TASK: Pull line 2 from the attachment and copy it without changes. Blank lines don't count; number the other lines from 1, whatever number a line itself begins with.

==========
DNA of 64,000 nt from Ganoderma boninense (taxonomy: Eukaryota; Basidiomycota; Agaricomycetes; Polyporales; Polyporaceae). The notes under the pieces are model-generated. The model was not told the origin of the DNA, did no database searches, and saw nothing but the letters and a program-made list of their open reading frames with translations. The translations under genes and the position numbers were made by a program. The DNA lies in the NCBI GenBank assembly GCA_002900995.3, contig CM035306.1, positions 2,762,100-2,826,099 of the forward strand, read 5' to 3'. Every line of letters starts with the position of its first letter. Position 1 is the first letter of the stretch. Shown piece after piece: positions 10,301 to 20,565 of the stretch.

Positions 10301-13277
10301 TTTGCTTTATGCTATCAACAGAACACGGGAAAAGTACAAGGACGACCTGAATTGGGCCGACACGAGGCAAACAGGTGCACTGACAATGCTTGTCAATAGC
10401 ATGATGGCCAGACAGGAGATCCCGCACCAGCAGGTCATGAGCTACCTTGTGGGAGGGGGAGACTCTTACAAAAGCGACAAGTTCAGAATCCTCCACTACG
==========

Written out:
Positions 10301-13277